6. Through the Visual AIDS archive there are a range of artists I came across for the first time; one such artist is Derek Jackson—whose work immediately spoke to me. First of all, SM/Kink has always had a problematic relationship to Black experiences and narratives, so what I am drawn to is that fact Derek’s images highlight the performative nature of our practices and I am delighted that it takes place with a public space and not always kept behind close doors:
Topless hairy chested guy with dreadlocks with what appears to be a bullwhip in one hand and on the floor doggy position a guy with afro—being lead by guy with locks—both occupying their respective roles as master and slave. However, this is not to say that there is a binary, as one does not need the other in order to exist. I am reminded of one of my top ten books here: Coldness and Cruelty with Venus in Furs by Gilles Deleuze.
7. A sensual diptych with brother looking away from camera, contemplative, draws up the Greco–Roman tradition of posing male nudes. Brother is both object and subject at the same time, which in my view breaks down the binary between self and other.
Bathhouses for me represent a nocturnal community and there is a confidence in the eyes, staring out to the viewer. My own fantasies are triggered … how many more men are in the bathhouse? Was the self-portrait taken before or after a fuck session? What was spoken or not? Why this position on the bed—hands on nipple, fingers partially hidden under the towel? Does this indicate a preferred sexual position or not? I have a preference for those images that leave questions unanswered and allow room for my fantasies to run riot. The stare is never direct, which makes the vouyeur somehow feel invited into the room.
8. A man tenderly looks at his own reflection, wearing a slave collar, harness, thong–pierced nipple holding a belt in one hand, trousers just above the knees, his ass lovingly tilted towards the mirror. The image conjures up a modern day narcissus—while this was taken as recent as 2004—it is black and white, which always invokes a past, nostalgia. The image leaves room for me to project my own fantasies… Is this self-portrait taken in a play room or a space-constructed for pleasure? There is another harness hanging up in the picture... Does this belong to Tracy Silverberg, the artist? How deep is the leather obsession? What scenes are played out? Part of me wishes that the camera would pan out so I can see more of the space, to have a sense of what else is part of this leather obsession.
9. With this photograph, Walt Cessna pictures two of the many things I am drawn to (and sexually turned on by): the black male body (in repose, non-confronational) and fish nets. The feet in fish nets reminds me of another one of my favourite artists, Pierre Molinier.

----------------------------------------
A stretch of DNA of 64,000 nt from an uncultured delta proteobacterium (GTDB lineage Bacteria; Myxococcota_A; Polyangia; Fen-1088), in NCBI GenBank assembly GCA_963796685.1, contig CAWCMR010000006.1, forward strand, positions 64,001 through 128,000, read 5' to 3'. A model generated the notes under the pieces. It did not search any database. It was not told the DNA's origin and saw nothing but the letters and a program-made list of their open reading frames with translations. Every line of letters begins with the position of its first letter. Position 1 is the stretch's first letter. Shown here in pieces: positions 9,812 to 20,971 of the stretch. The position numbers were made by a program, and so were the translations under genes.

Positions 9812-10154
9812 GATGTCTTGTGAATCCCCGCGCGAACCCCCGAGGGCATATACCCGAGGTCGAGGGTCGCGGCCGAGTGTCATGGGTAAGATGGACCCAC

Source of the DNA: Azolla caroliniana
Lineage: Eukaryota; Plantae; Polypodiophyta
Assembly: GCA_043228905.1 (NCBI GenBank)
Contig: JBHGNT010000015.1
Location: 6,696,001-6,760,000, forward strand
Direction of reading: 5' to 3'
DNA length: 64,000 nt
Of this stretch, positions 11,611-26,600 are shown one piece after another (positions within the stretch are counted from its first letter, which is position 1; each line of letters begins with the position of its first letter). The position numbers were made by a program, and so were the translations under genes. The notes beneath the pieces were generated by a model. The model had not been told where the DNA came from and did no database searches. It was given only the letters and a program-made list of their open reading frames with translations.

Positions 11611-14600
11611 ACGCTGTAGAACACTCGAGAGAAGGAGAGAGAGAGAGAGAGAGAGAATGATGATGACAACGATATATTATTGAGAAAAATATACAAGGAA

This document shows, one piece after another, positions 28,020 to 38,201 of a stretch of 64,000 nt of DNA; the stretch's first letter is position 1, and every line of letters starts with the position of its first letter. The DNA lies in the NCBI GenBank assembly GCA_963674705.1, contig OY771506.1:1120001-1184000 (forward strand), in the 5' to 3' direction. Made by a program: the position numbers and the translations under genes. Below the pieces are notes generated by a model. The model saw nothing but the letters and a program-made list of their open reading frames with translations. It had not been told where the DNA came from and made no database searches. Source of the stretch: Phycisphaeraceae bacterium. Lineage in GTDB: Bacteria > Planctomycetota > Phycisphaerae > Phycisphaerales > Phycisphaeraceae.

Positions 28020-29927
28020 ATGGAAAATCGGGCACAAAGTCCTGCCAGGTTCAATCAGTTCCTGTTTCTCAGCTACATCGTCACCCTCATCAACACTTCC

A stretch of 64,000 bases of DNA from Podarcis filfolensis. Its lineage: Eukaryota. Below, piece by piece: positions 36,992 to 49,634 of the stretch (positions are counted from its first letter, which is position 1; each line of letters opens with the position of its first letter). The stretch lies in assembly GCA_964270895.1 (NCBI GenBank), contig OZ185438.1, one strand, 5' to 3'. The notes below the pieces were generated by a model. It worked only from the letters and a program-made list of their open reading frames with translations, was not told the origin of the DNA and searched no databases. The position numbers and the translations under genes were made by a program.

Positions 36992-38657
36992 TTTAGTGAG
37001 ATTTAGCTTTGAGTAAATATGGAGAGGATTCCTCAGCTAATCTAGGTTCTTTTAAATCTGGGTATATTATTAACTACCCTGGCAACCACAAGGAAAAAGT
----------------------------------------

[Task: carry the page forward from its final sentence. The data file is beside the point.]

10. 35 Polaroids, framed within a grid format by Angel Borreo. One of the things I miss about Polaroids is their scale and the fetish-like quality to them, including their tactile qualities.
One of the challenges of looking at images, since they are representational, is a desire to make sense, to find meaning. There is a large question at play and it is what makes an image work, even if the viewer can not make sense. To put it another way… I am drawn to images without always knowing why.
11. Bern Boyle's image is noteworthy: The body as canvas, the body as a blue and white canvas… The delicate tattoos, symbols and signs… The luscious pink nipples jutting out of the blue and white canvas. Red Ink, red nipples and the different shades of red-ness against shades of blue on the beautiful skin canvas.
12. Beards – Steve Muench's "Charlie" reminds me of one of my former boys who has a thing for beards, he gets off calling men with beards daddy – and it’s a beautifully lit black and white profile shot of a guy with a beard.
I am always drawn to images that have a full range of black, whites and greys with a keen eye for symmetry and composition.
13. My curiosity is to see what can’t be seen in Charles Hopkinson's image, but only implied – that is sub/slave hands tied back. I have purposely not used the pronoun he as not to give the sub/slave an identity.
14. One of my favourite 10 ten books is Close to the Knives by David Wojnarowicz. A quote I keep coming back to and have used on many occasions as part of my artist talks: “People have found it necessary to define themselves in images, in photographs, in film and drawings, in order not to disappear—I am beginning to think that the last frontier for radical gesture is the imagination."
15. Marcelo Maia's image pictures black blue skin by virtue of the lighting technique, revealing hairless muscle toned chest – dreadlocked, no beard revealing full lips... Eyes looking not directly at the spectator/voyeur but slightly above the eyeline—posed as if slightly standing to attention. (I recognize that pose and looks from the days I was in the army.)
16. Quentin Crisp (1908–1999), pictured here by TRET Tierney, was an English writer and raconteur. I remember being totally mesmerised when I saw The Naked Civil Servant (staring John Hurt, 1975) on the life and queer times of Quentin Crisp. One of my favourite quotes by the stately homo is "Never keep up with the Joneses. Drag them down to your level."
17. Richard Vechi has created a beautiful twist and re-visioning of the Greek mythology of Narcissius—me watching me watching me—this image moves away from the narrative of the pursuit of gratification/the ego as one of dis-order to one of self-empowerment.
18. I am drawn to the juxtaposition of one medium against another, in this case painting which has a long and illustrious history against a relative new technology-based medium, photocopy. The colour of the skin of the sitter is unreal with various shades of pink and red overlaying each other. I am also drawn to this image for the mere fact that toilets and associated pleasure are the domain of the private and Frederick Weston is blurring the lines between private and public.